10. Shastri, J. L.; Tagare, Ganesh Vasudeo (1 January 2004). Ancient Indian Tradition and Mythology Volume 7: The Bhagavata-Purana Part 1. Motilal Banarsidass. ISBN 978-81-208-3874-1.
11. Strauss, Sarah (2002). "The Master's Narrative: Swami Sivananda and the Transnational Production of Yoga". Journal of Folklore Research. Indiana University Press. 23 (2/3): 221. JSTOR 3814692.
12. Monier-Williams, Sir Monier (1875). Indian Wisdom, Or, Examples of the Religious, Philosophical, and Ethical Doctrines of the Hindūs: With a Brief History of the Chief Departments of Sanskṛit Literature, and Some Account of the Past and Present Condition of India, Moral and Intellectual. Wm. H. Allen & Company.
13. Bhawalkar, Vanamala (2002). Eminent women in the Mahābhārata. Sharada.
14. Encyclopaedic Dictionary of Puranas, Volume 1 (2001), page 1408
15. "Vishnu Purana". Retrieved 15 March 2014.
16. Vishnu Purana -Drauni or Asvathama as Next Vyasa Retrieved 2015-03-22
17. Ian Whicher. The Integrity of the Yoga Darsana: A Reconsideration of Classical Yoga. SUNY Press. p. 320.
18. Gopal, Madan (1990). K.S. Gautam (ed.). India through the ages. Publication Division, Ministry of Information and Broadcasting, Government of India. p. 74.
19. The Yoga Sutras of Patanjali. Edwin F. Bryant 2009 page xl
20. Dasam Granth, Dr. SS Kapoor
21. Line 8, Brahma Avtar, Dasam Granth
22. Line 107, Vyas Avtar, Dasam Granth


1. Though the Mahabharata doesn't record Vyasa's wife, other text including the Skanda Purana refer sage Jabali's daughter Vatikā or Pinjalā as his wife[1][2]
2. Later, Vyasa became the surrogate father of Kuru princes — Pandu and Dhritrashtra


• The Mahabharata of Krishna-Dwaipayana Vyasa, translated by Kisari Mohan Ganguli, published between 1883 and 1896
• The Arthashastra, translated by Shamasastry, 1915
• The Vishnu-Purana, translated by H. H. Wilson, 1840
• The Bhagavata-Purana, translated by A. C. Bhaktivedanta Swami Prabhupada, 1988 copyright Bhaktivedanta Book Trust
• The Jataka or Stories of the Buddha's Former Births, edited by E. B. Cowell, 1895

External links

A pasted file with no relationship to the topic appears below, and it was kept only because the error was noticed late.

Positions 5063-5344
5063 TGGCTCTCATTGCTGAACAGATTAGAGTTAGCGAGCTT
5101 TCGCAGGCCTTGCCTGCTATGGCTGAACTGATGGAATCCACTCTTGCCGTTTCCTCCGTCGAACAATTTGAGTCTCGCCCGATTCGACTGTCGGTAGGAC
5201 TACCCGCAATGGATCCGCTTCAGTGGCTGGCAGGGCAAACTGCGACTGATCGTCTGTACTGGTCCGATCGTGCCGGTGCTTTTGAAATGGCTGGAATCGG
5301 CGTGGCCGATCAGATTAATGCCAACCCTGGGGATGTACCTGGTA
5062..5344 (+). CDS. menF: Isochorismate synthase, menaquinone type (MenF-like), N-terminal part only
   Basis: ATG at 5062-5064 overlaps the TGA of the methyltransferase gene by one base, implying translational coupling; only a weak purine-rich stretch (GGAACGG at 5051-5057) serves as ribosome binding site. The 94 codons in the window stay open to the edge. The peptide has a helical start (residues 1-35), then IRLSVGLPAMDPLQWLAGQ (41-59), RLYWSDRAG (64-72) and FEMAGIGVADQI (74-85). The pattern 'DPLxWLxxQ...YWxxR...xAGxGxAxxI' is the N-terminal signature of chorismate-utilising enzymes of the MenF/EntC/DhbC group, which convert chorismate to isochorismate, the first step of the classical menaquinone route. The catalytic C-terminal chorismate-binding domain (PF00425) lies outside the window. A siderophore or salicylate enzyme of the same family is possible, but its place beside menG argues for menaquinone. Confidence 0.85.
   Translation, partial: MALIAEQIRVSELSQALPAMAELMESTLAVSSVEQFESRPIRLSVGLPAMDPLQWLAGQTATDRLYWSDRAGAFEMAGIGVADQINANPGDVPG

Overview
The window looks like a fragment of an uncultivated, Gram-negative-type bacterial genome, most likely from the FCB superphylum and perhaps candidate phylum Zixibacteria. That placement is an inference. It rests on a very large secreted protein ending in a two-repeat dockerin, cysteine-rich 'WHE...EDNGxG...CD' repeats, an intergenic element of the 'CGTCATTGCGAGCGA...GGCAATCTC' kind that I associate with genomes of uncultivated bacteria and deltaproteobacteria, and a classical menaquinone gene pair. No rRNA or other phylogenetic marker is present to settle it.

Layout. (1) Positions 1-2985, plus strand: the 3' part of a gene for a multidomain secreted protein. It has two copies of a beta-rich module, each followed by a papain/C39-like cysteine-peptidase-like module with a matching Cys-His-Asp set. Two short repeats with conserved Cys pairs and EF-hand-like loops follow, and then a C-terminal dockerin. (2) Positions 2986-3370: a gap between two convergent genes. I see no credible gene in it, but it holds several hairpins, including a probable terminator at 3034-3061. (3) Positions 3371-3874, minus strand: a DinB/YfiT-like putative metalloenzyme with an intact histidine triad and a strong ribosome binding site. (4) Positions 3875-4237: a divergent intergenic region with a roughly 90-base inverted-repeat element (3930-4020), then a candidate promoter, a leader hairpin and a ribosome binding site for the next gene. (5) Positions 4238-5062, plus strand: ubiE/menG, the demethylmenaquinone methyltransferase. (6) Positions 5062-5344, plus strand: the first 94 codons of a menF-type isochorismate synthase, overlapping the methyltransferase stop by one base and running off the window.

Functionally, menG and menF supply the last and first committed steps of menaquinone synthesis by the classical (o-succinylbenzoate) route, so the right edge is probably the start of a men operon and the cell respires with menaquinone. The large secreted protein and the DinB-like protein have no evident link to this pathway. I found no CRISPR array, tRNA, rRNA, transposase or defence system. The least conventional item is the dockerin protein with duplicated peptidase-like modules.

• Quotations related to Vyasa at Wikiquote
• Media related to Vyasa at Wikimedia Commons
• Works written by or about Vyasa at Wikisource
• The Mahābhārata – Ganguli translation, full text at
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Re: Freda Bedi Cont'd (#3)

Postby admin » Wed Mar 17, 2021 4:39 am

Parijaat tree, Kintoor
by Wikipedia
Accessed: 3/16/21

For the species of flowering tree, see Parijat.

Parijat tree at Kintoor, Barabanki

Parijat tree at Kintoor, Barabanki

Parijat tree at Kintoor, Barabanki

The Parijaat tree is a sacred baobab tree in the village of Kintoor, near Barabanki, Uttar Pradesh, India, about which there are several legends.[1][2]

It is a protected tree situated in Barabanki district of Uttar Pradesh, India. By the order of local district magistrate, any kind of damage to the tree is strictly prohibited. The tree is known as baobab in modern science which is originated in Sub-sahara Africa and hence its presence in the fertile land of India makes it rare. Also the age of the tree is still not determined, which makes it quite possible that the tree may have been planted by someone who used to travel between India and Africa. The tree needs international attention of scientists to find out more about it. The tree is also known as 'the tree from paradise' due to its mythological significance.

Ancient facts

Kintur, about 38 kilometres (24 mi) east of the district headquarters, Barabanki, was named after Kunti, mother of the Pandavas. There are a number ancient temples and their remains around this place. Near a temple established by Kunti, is a special tree called Parijaat which is said to grow from Kunti's ashes.[3] The radiocarbon date in 2019 of the oldest samples was 793±37 BP for the baobab of Kintoor. The corresponding calibrated age is 775±25 calendar years.[4]